Sean Grevy Jr. latched onto hockey at a young age.
Before he was even attending school, he was on the ice. But growing up in the projects in Philadelphia, his family’s monetary situation held him back.
“I always loved hockey and I played it nonstop, but I was definitely restricted to have access to the sport the way other players were and not just from an ice time standpoint, but also just really from a connection standpoint,” Grevy said.
Grevy, now 34 years old, returned to the ice on a mission: to help kids who face obstacles similar to what he dealt with growing up.
In 2017, Grevy launched 43 OAK Foundation, a project focused on assisting underprivileged and minority athletes who wish to further their education through ice hockey.
The foundation is a non-profit organization serving student-athletes ages 12-22. Although it’s based in New York City, the organization aids players from 16 states.
43 OAK Foundation isn’t a hockey team, and the players don’t compete together in tournaments. It’s an ecosystem aimed to help these players — the majority of whom play for Tier I AAA programs — from wherever they are living.
“It’s a network of players that can lean on one another in times of trouble and we can support them and get them what they need, tools that they need to be successful in life,” said Grevy, whose day job is running 43 OAK’s advertising agency. “Our goal specifically is more to facilitate the hockey player’s journey and make sure they’re not stifled or limited or restricted from entry into this sport.”
The foundation started a half decade ago with five to six families and has now increased to over 120. One major reason for the rise in participation was the involvement of the NHL’s New York Islanders and UBS, a financial services company, two years ago.
The support from those two organizations has been program-changing for the 43 OAK Foundation.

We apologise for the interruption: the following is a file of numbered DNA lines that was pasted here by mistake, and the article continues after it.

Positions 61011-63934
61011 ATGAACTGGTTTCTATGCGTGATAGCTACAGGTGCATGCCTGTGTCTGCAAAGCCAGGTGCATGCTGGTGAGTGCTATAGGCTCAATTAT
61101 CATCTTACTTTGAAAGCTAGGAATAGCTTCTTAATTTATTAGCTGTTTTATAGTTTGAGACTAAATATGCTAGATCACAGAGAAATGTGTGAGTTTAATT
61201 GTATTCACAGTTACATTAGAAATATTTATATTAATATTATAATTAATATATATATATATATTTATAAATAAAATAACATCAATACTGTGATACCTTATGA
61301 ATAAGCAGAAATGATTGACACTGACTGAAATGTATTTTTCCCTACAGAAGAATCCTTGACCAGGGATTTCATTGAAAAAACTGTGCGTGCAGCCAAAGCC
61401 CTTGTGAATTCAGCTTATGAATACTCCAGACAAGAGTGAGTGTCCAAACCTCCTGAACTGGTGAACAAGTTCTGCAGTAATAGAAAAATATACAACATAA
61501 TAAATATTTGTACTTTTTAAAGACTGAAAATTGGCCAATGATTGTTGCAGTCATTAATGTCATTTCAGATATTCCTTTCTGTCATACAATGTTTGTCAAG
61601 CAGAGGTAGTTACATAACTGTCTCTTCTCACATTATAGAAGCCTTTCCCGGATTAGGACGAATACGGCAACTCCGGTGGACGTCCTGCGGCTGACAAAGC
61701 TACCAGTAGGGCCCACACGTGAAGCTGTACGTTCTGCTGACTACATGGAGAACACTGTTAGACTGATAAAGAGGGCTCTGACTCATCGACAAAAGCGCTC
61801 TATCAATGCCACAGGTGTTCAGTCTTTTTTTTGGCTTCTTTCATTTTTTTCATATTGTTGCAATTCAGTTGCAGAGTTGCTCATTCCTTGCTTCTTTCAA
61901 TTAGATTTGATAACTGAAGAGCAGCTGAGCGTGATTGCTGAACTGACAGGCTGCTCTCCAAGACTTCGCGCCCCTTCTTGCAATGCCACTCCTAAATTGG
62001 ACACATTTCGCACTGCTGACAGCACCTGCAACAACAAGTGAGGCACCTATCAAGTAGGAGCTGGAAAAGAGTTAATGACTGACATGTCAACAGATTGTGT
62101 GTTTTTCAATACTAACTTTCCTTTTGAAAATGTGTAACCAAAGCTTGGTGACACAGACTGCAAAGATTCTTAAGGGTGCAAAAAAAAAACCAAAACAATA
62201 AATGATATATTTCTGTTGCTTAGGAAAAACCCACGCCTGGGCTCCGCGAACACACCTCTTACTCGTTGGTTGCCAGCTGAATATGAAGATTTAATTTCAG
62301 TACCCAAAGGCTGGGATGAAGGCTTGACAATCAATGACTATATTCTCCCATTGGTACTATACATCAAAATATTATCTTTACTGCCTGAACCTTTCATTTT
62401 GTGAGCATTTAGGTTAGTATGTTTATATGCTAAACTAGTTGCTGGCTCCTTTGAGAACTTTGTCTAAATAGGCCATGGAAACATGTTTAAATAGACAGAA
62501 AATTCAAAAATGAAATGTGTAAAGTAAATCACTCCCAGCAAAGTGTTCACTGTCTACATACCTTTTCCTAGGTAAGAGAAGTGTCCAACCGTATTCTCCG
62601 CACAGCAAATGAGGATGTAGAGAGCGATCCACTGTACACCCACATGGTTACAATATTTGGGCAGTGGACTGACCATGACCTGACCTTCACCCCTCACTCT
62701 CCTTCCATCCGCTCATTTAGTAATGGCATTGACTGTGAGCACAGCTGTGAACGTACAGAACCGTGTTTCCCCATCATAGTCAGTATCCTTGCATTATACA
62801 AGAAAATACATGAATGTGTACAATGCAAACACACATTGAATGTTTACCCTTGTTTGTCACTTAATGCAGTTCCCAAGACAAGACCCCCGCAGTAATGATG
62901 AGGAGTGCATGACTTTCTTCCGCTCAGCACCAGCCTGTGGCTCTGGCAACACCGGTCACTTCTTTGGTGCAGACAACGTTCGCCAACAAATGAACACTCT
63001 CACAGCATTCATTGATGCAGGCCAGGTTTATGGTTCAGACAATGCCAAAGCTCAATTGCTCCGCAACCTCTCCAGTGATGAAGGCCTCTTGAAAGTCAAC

“What coach Sean is able to accomplish on the ice with the support of hockey organizations like the New York Islanders for the young men and women in his program is fantastic,” said Anneliese Mesilati, head of brand activation, sponsorship and events for UBS Americas.
43 OAK Foundation has a few core principles, according to Grevy.
The main one is mentorship, above all else.
“These kids need mentors in their lives, they need people that are going to look after them,” Grevy said. “Honestly, it’s the most important part of the program — it’s more important than hockey. The financial part starts in the sense that we help them get individualized training, more ice time so that they can get better at their craft, get better at the game. Then the connection part comes in where we’re able to reach out to higher level, top-tier programs.”
Grevy said there has never been an issue with helping an athlete achieve the goal of playing.
“We’re just here to support these kids in their journey,” Grevy said.
When Sky Silverstein got involved with the 43 OAK Foundation in 2018, there were just a handful student-athletes taking advantage of the benefits.
“I was on the older side when I joined the foundation, so immediately I was kind of helping Sean out while I was playing and I was playing with kids younger than me,” Silverstein said. “Having Sean mentor me, and then me being able to kind of pass on what Sean says to the other kids in the foundation who were young was pretty special.”
Silverstein, who grew up in Long Island, New York, was a part of the foundation for two years before heading off to college. He played NCAA Division III men’s hockey at UMass-Dartmouth before graduating this past May.
When Silverstein was wrapping up his college degree, he was contacted by Grevy. The 43 OAK Foundation founder wanted Silverstein to be the organization’s executive director.
Silverstein had first-hand knowledge of the program and how impactful it can be for the players. Plus, Silverstein knows exactly what the athletes are going through because he’s been in their shoes. It was a perfect fit.
“It helps me because it just makes it feel more relatable, not even just for myself but for them,” Silverstein said. “These kids are not only people that I’m helping, but now they’re adults. They help me too in some ways. It’s definitely a mutually beneficial relationship for everybody involved.”
With a trusted executive director now in place, Grevy feels good about the direction of the foundation.
Grevy has been surprised by the success of the organization in just a short amount of time when he first got it started in 2018.
“I look at it from a non-profit standpoint and I say, ‘Where do I want to be in five years?’ I could never have imagined being here,” Grevy said.
The program has achieved positive case after positive case with so many players over the years.
“This is life-changing; this isn’t just about ice hockey and getting to go out and have fun and shoot the puck,” Grevy said. “This is about changing lives, and we’re doing it.”
Story from Red Line Editorial, Inc.